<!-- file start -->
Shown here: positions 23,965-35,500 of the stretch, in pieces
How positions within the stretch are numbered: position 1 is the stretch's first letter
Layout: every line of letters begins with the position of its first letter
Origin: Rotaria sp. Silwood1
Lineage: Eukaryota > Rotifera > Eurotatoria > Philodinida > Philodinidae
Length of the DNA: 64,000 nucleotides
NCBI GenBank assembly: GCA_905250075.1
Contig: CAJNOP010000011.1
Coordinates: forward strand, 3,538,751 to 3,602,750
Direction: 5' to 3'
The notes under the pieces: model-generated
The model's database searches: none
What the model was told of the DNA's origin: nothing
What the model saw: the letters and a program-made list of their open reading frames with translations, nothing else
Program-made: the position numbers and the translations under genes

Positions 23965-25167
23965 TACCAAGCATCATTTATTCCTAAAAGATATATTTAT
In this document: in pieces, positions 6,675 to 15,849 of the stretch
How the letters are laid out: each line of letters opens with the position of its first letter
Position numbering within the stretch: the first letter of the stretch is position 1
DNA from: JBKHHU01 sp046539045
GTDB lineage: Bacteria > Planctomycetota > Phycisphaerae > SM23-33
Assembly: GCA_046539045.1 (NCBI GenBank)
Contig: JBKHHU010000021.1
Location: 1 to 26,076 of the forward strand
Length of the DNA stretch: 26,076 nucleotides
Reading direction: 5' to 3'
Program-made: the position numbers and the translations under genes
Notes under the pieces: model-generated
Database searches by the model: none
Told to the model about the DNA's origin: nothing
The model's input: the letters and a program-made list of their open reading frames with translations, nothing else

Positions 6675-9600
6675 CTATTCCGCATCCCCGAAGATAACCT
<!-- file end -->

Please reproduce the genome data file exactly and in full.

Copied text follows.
Shown here: positions 23,965-35,500 of the stretch, in pieces
How positions within the stretch are numbered: position 1 is the stretch's first letter
Layout: every line of letters begins with the position of its first letter
Origin: Rotaria sp. Silwood1
Lineage: Eukaryota > Rotifera > Eurotatoria > Philodinida > Philodinidae
Length of the DNA: 64,000 nucleotides
NCBI GenBank assembly: GCA_905250075.1
Contig: CAJNOP010000011.1
Coordinates: forward strand, 3,538,751 to 3,602,750
Direction: 5' to 3'
The notes under the pieces: model-generated
The model's database searches: none
What the model was told of the DNA's origin: nothing
What the model saw: the letters and a program-made list of their open reading frames with translations, nothing else
Program-made: the position numbers and the translations under genes

Positions 23965-25167
23965 TACCAAGCATCATTTATTCCTAAAAGATATATTTAT
In this document: in pieces, positions 6,675 to 15,849 of the stretch
How the letters are laid out: each line of letters opens with the position of its first letter
Position numbering within the stretch: the first letter of the stretch is position 1
DNA from: JBKHHU01 sp046539045
GTDB lineage: Bacteria > Planctomycetota > Phycisphaerae > SM23-33
Assembly: GCA_046539045.1 (NCBI GenBank)
Contig: JBKHHU010000021.1
Location: 1 to 26,076 of the forward strand
Length of the DNA stretch: 26,076 nucleotides
Reading direction: 5' to 3'
Program-made: the position numbers and the translations under genes
Notes under the pieces: model-generated
Database searches by the model: none
Told to the model about the DNA's origin: nothing
The model's input: the letters and a program-made list of their open reading frames with translations, nothing else

Positions 6675-9600
6675 CTATTCCGCATCCCCGAAGATAACCT